Parlor House Panic – Multiple shows during the week of Thanksgiving, Nov 26, 27, 29, and 30
Anyone who has taken the Underground Tour at night knows about Madame Lou Graham. Early Seattle was filled with houses full of ‘seamstresses’, women with skilled hands who took care of the clothing needs of the local gentlemen. That they took care of them by first removing them is of note.
Madame Graham ran this town in the late 1800’s. Politically powerful, a shrewd businesswoman, wealthy, and insistent on class, gentility, and beauty in her girls, she and her brothels were a major influence on the color and ethos of Seattle.
But you won’t see her mentioned in many major history books. And if you do, it’s as a fascinating side note, an oddity, a blip in the male dominated history of the west.
In Parlor House Panic, the acting troupe of the Theater off Jackson recreates in spirit one of Madame Graham’s establishments. A group of distinguished gentlemen play cards and talk business in the center of the room as attractive ladies of varying ages mingle in the crowd. Madame Graham entertains from her office, arranging meetings and extolling the virtues of her ladies. Periodically, one of our entertainers steps up to the stage and gives us a glimpse of her talents. Some sing, others dance, all are beautiful.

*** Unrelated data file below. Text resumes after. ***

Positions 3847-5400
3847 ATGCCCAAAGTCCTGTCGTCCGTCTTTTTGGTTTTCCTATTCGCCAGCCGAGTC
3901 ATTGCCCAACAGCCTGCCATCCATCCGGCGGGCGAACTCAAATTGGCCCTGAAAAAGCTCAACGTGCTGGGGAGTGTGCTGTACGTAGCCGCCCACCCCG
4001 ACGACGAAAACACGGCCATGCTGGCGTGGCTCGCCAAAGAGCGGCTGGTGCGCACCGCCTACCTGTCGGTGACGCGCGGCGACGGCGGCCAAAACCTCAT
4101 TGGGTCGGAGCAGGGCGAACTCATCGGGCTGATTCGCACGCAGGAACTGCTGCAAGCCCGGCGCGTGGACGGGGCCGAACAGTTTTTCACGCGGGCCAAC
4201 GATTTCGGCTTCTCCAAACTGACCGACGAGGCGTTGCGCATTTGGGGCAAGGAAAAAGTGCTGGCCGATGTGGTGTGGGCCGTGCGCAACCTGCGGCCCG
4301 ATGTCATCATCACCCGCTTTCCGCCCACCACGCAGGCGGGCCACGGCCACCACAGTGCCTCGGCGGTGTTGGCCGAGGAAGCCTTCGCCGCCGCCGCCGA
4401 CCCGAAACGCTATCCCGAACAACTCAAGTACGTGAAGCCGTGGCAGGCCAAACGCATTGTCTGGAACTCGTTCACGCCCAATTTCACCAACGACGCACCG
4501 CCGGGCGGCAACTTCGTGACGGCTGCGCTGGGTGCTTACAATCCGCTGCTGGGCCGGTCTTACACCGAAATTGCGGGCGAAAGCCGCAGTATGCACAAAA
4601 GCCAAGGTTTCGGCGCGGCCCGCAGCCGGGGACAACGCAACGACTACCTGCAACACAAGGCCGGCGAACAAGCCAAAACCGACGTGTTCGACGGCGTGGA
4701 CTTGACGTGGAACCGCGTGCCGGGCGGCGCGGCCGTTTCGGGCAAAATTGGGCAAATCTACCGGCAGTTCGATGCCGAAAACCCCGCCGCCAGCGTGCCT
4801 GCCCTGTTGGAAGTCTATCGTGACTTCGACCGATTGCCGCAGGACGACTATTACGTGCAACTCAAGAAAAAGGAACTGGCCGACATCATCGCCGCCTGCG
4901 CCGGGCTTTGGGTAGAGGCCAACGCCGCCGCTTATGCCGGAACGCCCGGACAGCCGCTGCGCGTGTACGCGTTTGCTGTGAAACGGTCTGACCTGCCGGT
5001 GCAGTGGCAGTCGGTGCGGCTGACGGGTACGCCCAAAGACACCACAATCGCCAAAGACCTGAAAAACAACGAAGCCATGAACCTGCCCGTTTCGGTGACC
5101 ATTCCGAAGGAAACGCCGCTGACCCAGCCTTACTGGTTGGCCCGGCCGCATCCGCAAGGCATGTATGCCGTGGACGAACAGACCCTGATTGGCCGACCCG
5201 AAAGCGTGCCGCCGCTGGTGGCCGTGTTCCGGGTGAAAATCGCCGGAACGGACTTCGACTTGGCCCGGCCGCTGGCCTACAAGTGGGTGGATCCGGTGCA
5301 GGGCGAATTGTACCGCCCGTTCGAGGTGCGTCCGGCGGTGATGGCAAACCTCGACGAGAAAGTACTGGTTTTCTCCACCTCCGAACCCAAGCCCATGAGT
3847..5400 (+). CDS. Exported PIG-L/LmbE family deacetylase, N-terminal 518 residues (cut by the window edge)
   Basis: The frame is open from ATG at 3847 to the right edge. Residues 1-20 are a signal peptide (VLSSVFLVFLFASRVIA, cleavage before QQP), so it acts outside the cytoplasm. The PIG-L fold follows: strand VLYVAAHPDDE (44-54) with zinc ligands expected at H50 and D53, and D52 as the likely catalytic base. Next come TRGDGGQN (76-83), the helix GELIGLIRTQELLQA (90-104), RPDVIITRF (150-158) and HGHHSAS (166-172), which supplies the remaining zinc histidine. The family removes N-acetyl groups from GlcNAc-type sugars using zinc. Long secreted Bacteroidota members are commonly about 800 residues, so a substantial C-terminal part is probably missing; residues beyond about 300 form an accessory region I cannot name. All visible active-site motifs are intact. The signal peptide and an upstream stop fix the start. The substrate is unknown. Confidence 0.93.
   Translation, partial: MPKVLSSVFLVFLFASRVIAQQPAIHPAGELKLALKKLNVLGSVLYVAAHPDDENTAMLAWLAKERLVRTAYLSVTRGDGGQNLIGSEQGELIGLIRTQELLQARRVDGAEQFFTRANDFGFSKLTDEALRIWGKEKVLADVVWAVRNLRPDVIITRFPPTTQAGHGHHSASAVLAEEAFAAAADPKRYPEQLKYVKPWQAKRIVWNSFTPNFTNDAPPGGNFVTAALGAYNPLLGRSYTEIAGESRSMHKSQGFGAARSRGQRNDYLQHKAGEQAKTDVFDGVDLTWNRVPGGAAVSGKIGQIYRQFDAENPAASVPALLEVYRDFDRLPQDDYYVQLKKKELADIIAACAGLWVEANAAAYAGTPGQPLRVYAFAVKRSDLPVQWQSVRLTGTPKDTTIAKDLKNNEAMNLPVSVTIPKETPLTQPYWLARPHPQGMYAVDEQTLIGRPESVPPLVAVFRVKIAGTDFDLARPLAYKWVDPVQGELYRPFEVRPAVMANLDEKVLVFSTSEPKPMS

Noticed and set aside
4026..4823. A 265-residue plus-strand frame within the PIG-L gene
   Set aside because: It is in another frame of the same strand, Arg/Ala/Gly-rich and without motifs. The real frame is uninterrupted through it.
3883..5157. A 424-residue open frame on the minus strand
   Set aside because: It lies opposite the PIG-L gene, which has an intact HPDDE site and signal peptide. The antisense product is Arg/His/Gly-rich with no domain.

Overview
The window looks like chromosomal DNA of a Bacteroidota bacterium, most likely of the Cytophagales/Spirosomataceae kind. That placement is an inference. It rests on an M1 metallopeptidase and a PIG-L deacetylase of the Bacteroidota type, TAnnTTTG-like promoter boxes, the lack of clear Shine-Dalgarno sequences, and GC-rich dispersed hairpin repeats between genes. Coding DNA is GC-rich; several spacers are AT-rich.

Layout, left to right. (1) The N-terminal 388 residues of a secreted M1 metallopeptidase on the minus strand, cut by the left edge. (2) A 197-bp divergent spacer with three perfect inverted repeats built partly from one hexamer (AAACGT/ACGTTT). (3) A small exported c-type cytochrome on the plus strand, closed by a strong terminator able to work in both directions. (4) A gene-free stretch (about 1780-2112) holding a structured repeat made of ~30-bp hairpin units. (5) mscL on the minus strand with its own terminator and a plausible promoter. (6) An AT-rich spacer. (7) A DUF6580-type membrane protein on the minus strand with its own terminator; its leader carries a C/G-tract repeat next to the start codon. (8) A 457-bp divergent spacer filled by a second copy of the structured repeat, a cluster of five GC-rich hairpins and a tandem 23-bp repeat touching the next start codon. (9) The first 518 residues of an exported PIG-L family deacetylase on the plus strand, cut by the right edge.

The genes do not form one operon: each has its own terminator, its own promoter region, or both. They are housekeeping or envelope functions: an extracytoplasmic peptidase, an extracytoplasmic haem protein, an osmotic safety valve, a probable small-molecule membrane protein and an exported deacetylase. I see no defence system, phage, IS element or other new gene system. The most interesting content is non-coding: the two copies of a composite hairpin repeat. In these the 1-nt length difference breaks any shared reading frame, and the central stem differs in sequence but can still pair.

Though the evening is fun and guests get to purchase drinks and giggle along with the naughty poetry reading, the show ends in a verbal explosion. The men, talking politics and making decisions, have decided to exclude Madame Graham, her money, her generous donations to the city, and her many high risk loans to budding business owners, from future developments. Madame Graham, sturdy, beautiful, charismatic, powerful, lectures the men on their two-faced-ness. A ring of women, now forgotten over 100 years later, step away, slowly, each step punctuated: “Because there is no room for whores in history.”
Parlor House Panic, in addition to being a fun evening out, ended with a powerful reminder of history, and of what happens even today day to vulnerable populations, minorities, influential groups of people that society would rather we forget.
Thanks to the volunteers who staffed our information table. ‘How To Be An Ally To Sex Workers’ cards, ‘Someone I Love Is A Sex Worker’ buttons, ‘SWOP-Seattle’ t-shirts, and much more, all available to the general public.